There was also a 5% drop in the number of cases concerning commercial Chapter 11 fillings (5,470), in contrast to 5,762 back in 2017.
4. How many bankruptcies were filed in 2019? 774,940 bankruptcies in total.
(US Courts) (Jones Day)
Of the total 774,940 bankruptcy filings in 2019, 22,780 belonged to businesses while 752,160 belonged to non-businesses.
Chapter 7 bankruptcies had the highest number (480,206 bankruptcies), followed by chapter 13 (286,979), chapter 11 (7,020), and chapter 12 (599).
The biggest bankruptcy in 2019 was filed by PG&E Corp., an electric utility from California. The company lost over $71 billion in assets. This was the sixth-largest case of bankruptcy in U.S. history.
5. How many personal bankruptcies were filed in 2020? 378,953 bankruptcy filings.
(US Courts) (Statista)
In 2020, 21,655 businesses and 522,808 non-businesses filed for bankruptcy. This was also the second-lowest amount of total filings in history. In fact, the lowest number of bankruptcies was noted in 1986, when a total of 530,438 bankruptcies were filed.
When it comes to total bankruptcy filings by chapter, the stats on U.S. personal bankruptcies from 2020 report there were 378,953 chapter 7 bankruptcies; 8,333 bankruptcies classified as chapter 11, 560 chapter 12 bankruptcies, and 156,377 chapter 13 bankruptcies.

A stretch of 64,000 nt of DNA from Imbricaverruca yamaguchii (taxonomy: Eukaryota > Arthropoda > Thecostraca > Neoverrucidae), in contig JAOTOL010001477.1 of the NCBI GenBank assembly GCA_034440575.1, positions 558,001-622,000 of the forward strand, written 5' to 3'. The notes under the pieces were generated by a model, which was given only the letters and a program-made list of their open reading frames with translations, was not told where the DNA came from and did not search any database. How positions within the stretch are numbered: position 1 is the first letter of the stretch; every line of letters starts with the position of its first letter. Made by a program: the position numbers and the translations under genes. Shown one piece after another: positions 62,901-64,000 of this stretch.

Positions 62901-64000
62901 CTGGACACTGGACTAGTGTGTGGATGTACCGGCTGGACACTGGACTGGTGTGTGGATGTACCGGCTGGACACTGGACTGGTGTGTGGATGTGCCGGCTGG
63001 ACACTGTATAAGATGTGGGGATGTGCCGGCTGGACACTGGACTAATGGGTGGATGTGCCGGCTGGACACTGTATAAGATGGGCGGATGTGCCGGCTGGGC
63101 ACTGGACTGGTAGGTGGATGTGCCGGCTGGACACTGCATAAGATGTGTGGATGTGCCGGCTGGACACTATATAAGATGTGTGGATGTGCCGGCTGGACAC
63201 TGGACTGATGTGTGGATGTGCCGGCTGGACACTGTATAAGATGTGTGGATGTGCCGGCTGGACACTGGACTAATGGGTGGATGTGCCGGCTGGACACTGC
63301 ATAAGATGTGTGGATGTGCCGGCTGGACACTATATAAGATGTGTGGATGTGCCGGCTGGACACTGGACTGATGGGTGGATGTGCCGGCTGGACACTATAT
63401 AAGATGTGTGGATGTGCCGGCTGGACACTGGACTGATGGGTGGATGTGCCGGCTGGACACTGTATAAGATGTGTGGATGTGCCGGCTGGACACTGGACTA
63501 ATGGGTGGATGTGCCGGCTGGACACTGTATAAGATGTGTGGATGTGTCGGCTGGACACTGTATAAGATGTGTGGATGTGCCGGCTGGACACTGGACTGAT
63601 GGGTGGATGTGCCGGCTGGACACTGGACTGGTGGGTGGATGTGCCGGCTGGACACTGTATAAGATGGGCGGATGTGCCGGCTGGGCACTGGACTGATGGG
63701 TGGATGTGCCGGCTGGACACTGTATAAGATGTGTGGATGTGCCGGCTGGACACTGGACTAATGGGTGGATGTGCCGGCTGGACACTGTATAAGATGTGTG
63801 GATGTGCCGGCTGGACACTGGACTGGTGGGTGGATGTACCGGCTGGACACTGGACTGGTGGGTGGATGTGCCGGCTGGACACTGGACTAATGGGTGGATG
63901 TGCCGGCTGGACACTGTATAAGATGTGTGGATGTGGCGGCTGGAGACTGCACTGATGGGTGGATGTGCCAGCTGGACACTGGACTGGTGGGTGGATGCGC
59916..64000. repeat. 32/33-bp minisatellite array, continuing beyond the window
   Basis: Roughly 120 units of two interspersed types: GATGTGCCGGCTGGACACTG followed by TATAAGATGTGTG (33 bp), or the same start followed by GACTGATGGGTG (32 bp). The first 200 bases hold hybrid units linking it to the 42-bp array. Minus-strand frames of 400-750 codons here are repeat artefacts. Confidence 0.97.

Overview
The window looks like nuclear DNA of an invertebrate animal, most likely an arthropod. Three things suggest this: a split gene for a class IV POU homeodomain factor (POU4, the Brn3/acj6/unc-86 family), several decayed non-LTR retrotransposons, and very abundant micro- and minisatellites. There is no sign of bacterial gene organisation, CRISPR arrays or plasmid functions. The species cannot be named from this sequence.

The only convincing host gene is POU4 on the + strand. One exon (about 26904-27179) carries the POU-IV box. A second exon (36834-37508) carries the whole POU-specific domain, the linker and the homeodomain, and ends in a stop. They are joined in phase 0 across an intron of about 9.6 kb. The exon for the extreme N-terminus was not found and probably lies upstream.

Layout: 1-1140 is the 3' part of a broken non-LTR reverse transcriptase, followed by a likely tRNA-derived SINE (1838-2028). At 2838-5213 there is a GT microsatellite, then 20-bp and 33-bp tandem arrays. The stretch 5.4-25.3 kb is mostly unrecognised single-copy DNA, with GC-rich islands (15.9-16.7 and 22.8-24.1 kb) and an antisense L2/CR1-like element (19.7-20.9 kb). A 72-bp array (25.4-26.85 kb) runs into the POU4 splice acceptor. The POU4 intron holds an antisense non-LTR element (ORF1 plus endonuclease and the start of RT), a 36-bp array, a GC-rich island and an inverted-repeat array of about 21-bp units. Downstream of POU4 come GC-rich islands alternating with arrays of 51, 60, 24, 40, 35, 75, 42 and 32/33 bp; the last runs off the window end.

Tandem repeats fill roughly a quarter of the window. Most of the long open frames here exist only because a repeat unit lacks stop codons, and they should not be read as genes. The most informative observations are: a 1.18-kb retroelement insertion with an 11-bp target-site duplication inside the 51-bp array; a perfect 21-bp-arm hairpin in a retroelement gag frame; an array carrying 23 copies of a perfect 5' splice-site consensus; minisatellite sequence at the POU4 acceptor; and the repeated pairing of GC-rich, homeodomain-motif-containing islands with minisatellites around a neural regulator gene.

California was the state with the highest number of chapter 7 bankruptcy filings in the one-year period till March 2020 — a total of 36,186.
6. In the first half of 2020, chapter 11 business bankruptcies increased by 26%.
In the first six months of 2020, 3,604 businesses filed for chapter 11 protection. In contrast, 2,855 companies did the identical thing in the same period of the previous year, as we can see from the U.S. bankruptcies 2019 statistics.
7. About 530,000 American households file for bankruptcy every year due to high medical expenses.
45% of people file for bankruptcy due to unaffordable mortgages or foreclosure, 44.4% due to spending too much money and living beyond their means.
Another 28.4% name providing help to their relatives or friends as the main reason for bankruptcy, 28.4% blame student loans, and 25.4% blame divorce costs.
8. Bankruptcy rates by state reveal that in 2019, Alabama was the state with the highest rate of bankruptcy filings per 1,000 residents — 5.4.
Statistics from 2019 also show that the number of bankruptcy filings in Alabama amounted to 26,483.
It’s important to mention that the overall rates for the chapter 13 filings were much higher in the southern states, according to bankruptcy court data.